Manchester City Council says they do not investigate such planning cases unless there’s a complaint, and the first complaint came last summer. This was ‘followed by an initial investigation that garnered a retrospective planning application for listed building consent and advertisement consent, but not change of use consent.' These can be seen here on the council planning portal (application numbers 122508 and 122760).
It turns out that both the applications were refused and that compliance officers are writing to SIP. Meanwhile, at the point of complaint, the business rates compliance team are investigating separately.
Mike Halley, Chairman of Macintosh Village Management Company, raises some strong points critical of this approach to enforcement.
“Surely enforcement must go in hand in hand with planning permission,” he says. “The city sets a dangerous and costly precedent with these examples where enforcement is either ignored, not deployed or simply not up to the job.”
He continues: “When you do not have planning permission but persist for over four years to operate a car park in central Manchester the financial rewards are high. With planning permission, business rates determinations are updated and correctly issued. What is now clear is a grade II listed archway on New Wakefield Street has no planning permission and thus no health and safety measures inside or when cars enter and egress. The correct business rates have not been applied, as a change of planning condition updates these.”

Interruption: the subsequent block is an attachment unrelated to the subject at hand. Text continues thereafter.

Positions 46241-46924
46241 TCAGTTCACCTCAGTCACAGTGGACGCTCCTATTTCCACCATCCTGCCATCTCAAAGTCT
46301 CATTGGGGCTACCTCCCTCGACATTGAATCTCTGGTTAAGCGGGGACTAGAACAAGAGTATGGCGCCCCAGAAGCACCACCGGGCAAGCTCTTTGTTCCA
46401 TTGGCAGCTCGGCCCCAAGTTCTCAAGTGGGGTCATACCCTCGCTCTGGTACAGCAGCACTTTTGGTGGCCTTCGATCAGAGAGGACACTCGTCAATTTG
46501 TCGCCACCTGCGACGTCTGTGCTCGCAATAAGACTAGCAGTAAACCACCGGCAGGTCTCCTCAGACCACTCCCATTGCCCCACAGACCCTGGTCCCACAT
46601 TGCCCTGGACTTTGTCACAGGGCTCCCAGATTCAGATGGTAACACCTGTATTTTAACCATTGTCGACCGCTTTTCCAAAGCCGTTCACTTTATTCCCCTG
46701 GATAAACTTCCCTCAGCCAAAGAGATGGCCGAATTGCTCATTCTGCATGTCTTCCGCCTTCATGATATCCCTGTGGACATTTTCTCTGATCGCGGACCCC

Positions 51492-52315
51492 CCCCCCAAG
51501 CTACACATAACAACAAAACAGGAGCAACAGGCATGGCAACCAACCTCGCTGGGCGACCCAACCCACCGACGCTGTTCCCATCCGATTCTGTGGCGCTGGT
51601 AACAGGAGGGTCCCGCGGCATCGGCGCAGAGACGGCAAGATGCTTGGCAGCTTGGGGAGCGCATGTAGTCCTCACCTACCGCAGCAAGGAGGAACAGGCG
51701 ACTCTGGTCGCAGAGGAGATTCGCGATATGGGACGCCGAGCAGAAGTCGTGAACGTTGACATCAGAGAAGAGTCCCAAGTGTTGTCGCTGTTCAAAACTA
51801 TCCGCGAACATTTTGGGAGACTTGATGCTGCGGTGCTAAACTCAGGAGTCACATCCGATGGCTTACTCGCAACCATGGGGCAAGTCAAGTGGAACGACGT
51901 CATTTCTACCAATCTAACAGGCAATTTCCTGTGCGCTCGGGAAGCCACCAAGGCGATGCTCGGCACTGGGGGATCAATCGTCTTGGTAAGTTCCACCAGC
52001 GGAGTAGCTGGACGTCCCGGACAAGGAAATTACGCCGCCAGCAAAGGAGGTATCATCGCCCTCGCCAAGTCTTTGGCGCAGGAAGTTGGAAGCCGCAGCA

As he sees it the community and city are losing out in many ways. As the premises are unattended there have been numerous examples of anti-social behaviour, for instance, Palace Theatre customers have had cars broken into and wrecked. Needles and other detritus have also been found.
Then Mike Halley comes up with a startling financial comparison.
“An equivalent car park a few streets away contributes £86,000 annually in business rates. If you take the four years that that one single car park in New Wakefield Street has been operating then we as a city have lost something up to £344,000, if the correct business rates had been applied. This is a strange way to play Monopoly or indeed to run a city like Manchester.”
We asked SIP car parks for a comment. SIP stands for Simple Intelligent Parking, maybe it should be SAT, or Simple Avoidance Tactics. The gent on the phone wouldn’t put us through to anybody who dealt with the press or anybody in authority. “It’s not our policy,” he said, “but you can email.” We did. SIP has failed to reply. This is unsurprising perhaps, as they must know they don’t have planning permission and are thus, no doubt, generating an impressive rates-free profit.
The worry is this: if Confidential has found two car parks without planning permission this easily, how many other car parks and how many other properties in the city and across the region have eluded planning permission and thus side-stepped business rates and health and safety?
If Mike Halley’s assessment of a loss of almost £350,000 on one site is anywhere near the mark, then there’s a latent irony here. That money could have been utilised to employ several more planning enforcement officers, these could then actively seek out planning permission abuses.
The fact that there has only been one complaint about one of our featured car parks is neither here nor there. Most people would assume they were parking in an officially sanctioned site. It would seem the present passive enforcement of planning breaches are doing the local authority and its residents and businesses a massive disservice.